People who know the importance of the wedding ring , pick and choose.  Because, they know that wedding ring will be one of the most enduring pieces of their wedding day. Wedding ring 2013 reflect the current fashion with umpteen kind.  Particularly; wedding ring fashion is divided into two   as historic-looking rings and thick rings. With lots of glamorous and charming products, you can find a wedding ring appealing to the eye.





Ring models which are appealing to people of all ages, are still dazzling. And they are waiting to curious and religious people.

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Wedding rings gold

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Wedding ring symbolise an important element of  marriage. Gold ring are also symbolise love and fidelity, eternity,  power, status and wealty. When these are combined  wedding gold rings symbolise an eternal love and powerful love.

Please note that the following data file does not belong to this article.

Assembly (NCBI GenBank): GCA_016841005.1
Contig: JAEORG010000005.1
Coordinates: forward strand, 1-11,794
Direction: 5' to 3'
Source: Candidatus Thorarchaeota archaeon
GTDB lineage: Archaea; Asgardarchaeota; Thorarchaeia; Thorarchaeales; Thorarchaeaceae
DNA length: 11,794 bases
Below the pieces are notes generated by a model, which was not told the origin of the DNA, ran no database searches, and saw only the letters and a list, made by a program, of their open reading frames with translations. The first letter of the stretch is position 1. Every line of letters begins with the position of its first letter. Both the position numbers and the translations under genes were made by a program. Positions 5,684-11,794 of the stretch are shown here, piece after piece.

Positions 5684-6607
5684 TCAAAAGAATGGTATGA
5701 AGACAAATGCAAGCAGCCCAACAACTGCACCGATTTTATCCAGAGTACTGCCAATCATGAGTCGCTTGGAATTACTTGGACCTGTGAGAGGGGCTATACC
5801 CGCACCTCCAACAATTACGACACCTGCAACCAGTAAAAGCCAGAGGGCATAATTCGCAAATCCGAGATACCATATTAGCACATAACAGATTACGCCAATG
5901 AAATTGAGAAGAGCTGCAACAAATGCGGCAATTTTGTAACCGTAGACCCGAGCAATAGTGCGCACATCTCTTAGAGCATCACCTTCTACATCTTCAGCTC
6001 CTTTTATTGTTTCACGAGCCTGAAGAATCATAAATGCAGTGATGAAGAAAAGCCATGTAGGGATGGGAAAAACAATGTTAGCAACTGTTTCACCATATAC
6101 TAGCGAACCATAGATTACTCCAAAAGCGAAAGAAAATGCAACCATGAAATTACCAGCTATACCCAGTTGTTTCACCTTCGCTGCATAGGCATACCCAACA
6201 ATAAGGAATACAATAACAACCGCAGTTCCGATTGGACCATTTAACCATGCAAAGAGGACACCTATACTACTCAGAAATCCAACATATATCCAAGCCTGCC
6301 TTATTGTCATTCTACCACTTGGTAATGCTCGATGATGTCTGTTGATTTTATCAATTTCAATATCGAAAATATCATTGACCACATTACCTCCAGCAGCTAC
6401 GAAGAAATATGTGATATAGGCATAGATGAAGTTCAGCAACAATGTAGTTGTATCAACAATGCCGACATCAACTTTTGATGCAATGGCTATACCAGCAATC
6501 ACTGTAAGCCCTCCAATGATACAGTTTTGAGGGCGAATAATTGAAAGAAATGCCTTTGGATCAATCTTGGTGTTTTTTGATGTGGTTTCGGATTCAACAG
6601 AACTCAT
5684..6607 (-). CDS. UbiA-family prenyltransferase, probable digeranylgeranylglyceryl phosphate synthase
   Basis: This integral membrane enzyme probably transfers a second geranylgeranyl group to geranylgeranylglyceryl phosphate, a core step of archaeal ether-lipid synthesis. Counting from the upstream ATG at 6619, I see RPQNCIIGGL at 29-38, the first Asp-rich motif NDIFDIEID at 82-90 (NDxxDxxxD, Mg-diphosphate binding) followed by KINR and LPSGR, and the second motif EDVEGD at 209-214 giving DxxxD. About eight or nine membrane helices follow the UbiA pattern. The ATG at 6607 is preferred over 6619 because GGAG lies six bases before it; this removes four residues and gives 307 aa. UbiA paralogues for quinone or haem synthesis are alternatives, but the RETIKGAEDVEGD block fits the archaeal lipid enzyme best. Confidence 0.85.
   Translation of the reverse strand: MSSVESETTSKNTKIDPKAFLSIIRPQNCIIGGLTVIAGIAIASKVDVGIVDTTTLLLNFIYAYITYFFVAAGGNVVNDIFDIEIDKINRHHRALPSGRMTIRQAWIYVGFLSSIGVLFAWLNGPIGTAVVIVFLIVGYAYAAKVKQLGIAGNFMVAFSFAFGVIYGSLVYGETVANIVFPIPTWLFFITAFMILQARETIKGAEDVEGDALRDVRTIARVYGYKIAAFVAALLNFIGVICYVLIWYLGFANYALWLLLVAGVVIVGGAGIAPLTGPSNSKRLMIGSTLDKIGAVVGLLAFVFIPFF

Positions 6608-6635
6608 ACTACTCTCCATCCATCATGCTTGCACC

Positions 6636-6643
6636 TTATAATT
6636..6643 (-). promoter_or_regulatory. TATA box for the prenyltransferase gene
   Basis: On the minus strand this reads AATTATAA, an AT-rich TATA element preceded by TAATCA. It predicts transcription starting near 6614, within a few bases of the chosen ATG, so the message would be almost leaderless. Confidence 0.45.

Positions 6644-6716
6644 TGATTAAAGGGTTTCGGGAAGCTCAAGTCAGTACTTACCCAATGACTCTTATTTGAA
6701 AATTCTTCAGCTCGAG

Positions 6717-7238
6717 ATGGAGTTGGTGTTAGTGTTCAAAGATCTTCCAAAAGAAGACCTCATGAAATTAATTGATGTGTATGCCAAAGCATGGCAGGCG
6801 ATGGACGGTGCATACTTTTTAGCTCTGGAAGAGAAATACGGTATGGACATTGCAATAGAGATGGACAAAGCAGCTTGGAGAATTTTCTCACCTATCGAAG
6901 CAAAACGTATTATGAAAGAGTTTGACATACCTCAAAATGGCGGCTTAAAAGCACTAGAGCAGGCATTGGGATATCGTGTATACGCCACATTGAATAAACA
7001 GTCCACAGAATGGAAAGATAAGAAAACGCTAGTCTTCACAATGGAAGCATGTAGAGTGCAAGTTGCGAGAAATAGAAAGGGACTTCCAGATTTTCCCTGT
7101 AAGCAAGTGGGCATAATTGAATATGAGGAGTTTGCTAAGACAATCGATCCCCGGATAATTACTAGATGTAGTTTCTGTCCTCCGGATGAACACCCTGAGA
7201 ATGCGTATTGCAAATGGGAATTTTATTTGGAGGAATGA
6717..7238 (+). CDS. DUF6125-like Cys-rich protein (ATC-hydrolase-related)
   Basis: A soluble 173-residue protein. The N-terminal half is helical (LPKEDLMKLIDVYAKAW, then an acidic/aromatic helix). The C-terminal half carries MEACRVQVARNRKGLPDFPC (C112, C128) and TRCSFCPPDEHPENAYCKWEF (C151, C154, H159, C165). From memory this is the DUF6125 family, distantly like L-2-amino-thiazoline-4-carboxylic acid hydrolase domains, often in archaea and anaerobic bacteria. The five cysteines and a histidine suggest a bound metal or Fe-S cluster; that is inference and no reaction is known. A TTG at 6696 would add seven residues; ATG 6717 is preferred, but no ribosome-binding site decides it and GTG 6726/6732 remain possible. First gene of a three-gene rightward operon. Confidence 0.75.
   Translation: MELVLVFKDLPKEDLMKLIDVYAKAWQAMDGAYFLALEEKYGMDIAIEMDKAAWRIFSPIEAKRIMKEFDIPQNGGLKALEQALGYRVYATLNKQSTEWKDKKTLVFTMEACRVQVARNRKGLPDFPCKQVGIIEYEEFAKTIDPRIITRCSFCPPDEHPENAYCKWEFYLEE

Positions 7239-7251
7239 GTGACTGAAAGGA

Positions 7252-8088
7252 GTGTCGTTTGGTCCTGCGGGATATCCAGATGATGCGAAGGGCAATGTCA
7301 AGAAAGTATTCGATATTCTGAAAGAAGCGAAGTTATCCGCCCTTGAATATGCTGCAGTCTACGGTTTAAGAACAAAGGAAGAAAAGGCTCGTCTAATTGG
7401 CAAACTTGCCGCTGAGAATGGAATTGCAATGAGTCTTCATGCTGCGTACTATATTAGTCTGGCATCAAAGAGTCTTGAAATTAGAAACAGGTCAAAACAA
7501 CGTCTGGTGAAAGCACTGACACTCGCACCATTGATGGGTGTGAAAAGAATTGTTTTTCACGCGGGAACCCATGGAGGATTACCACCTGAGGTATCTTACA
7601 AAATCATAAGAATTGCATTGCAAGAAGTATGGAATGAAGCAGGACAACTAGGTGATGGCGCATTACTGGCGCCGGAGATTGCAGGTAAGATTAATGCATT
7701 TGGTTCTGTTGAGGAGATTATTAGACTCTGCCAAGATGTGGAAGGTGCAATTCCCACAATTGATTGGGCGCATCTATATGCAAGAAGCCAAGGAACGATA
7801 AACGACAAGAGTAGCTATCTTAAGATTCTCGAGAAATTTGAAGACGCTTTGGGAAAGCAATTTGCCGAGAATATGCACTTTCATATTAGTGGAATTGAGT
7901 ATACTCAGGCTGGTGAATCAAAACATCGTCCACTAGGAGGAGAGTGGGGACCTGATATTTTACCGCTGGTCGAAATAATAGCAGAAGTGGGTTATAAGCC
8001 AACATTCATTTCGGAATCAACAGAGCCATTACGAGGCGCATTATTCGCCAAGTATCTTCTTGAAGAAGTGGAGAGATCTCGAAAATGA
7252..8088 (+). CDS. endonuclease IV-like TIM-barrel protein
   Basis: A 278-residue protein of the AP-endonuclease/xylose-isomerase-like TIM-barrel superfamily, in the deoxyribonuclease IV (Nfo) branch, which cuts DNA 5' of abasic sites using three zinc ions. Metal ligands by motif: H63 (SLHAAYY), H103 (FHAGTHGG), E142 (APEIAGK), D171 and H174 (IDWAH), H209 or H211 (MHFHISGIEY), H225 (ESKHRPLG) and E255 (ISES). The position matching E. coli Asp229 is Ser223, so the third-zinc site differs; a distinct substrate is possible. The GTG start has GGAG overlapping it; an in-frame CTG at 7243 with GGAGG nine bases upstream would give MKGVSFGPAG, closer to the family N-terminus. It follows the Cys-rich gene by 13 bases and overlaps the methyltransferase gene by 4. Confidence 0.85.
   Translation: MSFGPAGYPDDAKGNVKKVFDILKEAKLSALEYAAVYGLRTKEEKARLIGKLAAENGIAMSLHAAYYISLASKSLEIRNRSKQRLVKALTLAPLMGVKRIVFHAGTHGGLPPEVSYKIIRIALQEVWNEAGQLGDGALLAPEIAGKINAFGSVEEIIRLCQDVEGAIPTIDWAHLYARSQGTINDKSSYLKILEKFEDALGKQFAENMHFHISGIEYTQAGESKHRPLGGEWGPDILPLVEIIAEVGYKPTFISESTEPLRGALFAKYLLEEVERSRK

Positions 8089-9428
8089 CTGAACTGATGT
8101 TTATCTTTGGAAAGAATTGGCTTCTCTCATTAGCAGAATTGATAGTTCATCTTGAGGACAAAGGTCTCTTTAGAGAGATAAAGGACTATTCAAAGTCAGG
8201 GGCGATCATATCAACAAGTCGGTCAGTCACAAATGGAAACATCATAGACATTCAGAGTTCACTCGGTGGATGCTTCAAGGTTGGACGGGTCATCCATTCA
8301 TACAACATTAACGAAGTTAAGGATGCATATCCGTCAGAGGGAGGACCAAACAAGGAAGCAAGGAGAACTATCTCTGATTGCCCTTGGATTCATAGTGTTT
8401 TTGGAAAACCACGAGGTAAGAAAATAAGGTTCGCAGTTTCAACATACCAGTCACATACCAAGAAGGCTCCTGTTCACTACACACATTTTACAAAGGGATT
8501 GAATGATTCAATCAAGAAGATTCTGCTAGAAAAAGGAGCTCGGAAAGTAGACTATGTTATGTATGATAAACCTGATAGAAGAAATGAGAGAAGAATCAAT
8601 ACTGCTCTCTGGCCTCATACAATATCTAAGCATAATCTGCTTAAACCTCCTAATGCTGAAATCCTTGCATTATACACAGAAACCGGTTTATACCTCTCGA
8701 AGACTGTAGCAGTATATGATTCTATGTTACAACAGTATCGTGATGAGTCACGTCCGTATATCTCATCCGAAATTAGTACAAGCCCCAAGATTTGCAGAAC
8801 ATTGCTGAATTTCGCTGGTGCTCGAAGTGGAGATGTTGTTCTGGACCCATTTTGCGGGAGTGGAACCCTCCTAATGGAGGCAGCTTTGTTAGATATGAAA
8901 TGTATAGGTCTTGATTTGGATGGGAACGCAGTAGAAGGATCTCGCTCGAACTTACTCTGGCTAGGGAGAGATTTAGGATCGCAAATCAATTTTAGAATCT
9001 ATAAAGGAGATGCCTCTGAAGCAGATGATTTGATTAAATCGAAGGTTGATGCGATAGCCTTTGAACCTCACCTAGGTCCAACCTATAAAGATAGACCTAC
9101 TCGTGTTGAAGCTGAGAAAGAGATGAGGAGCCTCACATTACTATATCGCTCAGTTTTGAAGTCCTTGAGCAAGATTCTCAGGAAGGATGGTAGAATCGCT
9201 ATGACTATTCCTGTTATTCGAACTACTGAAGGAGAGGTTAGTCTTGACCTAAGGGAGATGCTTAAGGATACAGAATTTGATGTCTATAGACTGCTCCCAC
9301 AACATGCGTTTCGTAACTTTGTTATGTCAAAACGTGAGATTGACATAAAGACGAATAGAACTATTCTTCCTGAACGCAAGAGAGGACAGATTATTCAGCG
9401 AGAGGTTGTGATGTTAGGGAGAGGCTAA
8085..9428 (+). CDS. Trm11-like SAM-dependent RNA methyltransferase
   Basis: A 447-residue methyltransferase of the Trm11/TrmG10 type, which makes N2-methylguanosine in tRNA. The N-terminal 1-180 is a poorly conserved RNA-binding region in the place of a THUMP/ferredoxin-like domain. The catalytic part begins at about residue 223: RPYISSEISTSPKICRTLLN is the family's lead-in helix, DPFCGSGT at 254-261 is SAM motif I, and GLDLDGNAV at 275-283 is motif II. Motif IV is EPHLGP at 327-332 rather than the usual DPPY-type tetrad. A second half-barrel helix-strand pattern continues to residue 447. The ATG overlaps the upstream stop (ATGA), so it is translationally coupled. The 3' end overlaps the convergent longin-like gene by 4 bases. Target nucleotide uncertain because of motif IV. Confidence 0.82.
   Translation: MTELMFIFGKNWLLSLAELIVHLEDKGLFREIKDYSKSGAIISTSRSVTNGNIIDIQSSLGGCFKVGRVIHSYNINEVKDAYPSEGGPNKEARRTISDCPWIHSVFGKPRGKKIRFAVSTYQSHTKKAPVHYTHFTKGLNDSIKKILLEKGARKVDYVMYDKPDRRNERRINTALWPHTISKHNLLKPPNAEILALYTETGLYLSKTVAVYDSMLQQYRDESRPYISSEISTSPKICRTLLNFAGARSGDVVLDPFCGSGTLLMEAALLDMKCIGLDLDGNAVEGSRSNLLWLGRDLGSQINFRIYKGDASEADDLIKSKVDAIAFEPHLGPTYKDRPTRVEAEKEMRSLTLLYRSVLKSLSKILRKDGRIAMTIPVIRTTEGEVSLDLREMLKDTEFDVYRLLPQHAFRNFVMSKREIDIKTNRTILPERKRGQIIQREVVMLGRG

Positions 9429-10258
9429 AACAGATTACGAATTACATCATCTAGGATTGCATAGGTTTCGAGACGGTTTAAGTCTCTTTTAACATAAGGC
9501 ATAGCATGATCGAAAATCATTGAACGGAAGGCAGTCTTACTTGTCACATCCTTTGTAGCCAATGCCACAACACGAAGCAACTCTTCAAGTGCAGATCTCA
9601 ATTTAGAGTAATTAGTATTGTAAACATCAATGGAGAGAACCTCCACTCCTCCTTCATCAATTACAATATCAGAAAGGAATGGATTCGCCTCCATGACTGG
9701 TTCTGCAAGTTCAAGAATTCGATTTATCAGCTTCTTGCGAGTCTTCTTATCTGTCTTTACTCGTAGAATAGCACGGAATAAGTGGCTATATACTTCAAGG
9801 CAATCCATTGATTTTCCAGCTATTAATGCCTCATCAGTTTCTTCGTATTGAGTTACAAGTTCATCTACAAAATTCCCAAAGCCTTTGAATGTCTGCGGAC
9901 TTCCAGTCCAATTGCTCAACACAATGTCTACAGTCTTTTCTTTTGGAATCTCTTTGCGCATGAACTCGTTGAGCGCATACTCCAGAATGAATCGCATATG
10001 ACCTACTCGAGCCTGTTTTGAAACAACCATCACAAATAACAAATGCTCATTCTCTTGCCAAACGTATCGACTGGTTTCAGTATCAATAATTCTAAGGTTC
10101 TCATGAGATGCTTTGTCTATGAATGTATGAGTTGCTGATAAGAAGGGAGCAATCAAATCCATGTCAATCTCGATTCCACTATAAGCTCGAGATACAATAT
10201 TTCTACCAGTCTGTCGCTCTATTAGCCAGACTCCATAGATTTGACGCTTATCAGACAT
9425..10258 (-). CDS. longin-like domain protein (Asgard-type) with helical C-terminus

Gold is the most popular choice for men's wedding rings because of gold shows men more valuable and more powerful. Also gold wedding rings reflect the power of the love so lots of couple prefer gold rings especially yellow gold rings. White gold also is liked by woman because it shows more elegant than the other kind of gold but it is normally a little more expensive than yellow gold and rose gold. Also yellow gold and rose gold have approximately the same price.

Gold wedding rings is very strong so a lot of people think that their loves will be strong as the gold ring therefore they prefer a gold  wedding ring.








Everybody want to be special, especially in this special day, so  new couples prefer a gold wedding jewelry canonically.